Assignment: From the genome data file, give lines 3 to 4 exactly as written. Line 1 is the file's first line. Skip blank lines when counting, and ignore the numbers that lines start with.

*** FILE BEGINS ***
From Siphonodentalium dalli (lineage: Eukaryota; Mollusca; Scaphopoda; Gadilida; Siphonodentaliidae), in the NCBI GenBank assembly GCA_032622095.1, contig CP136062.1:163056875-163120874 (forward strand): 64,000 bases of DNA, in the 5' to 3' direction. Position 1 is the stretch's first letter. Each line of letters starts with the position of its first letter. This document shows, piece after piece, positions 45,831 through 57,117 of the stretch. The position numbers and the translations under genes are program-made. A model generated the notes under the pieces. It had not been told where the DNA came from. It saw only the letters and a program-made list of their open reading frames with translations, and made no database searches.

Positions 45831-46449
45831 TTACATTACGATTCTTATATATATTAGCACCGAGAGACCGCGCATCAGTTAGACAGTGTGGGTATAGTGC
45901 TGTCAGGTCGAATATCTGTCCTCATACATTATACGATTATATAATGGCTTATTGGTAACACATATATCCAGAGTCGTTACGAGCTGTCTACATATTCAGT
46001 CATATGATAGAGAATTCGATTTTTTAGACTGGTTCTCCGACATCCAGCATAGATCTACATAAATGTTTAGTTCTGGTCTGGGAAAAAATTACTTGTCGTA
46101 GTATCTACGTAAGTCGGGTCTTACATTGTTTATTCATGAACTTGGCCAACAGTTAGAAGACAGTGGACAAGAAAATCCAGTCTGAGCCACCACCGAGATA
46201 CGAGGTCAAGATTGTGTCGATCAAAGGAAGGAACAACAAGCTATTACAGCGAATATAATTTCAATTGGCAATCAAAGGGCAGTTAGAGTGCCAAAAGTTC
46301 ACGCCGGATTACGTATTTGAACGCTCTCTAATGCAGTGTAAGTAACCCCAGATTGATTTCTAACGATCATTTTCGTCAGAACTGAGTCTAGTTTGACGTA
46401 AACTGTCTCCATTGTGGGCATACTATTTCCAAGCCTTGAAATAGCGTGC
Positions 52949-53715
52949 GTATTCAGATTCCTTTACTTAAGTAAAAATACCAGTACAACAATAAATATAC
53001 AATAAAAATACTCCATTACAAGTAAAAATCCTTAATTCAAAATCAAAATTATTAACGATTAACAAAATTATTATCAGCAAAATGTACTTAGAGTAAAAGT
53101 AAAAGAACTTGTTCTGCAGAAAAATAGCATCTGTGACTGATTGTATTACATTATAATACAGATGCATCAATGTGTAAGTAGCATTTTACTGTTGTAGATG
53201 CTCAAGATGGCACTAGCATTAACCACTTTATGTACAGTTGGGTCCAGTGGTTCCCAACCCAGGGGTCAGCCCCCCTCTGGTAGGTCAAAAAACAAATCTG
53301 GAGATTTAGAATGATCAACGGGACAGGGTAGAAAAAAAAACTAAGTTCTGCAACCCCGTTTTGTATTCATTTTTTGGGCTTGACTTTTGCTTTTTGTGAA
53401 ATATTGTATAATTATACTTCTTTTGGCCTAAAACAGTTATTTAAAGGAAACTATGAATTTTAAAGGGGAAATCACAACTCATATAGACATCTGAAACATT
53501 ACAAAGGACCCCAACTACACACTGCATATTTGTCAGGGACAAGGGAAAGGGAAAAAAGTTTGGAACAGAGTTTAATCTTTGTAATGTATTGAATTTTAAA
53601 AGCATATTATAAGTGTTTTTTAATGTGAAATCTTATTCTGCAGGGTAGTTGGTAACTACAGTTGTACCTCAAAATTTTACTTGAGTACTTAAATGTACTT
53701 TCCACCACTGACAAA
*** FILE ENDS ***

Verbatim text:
45831 TTACATTACGATTCTTATATATATTAGCACCGAGAGACCGCGCATCAGTTAGACAGTGTGGGTATAGTGC
45901 TGTCAGGTCGAATATCTGTCCTCATACATTATACGATTATATAATGGCTTATTGGTAACACATATATCCAGAGTCGTTACGAGCTGTCTACATATTCAGT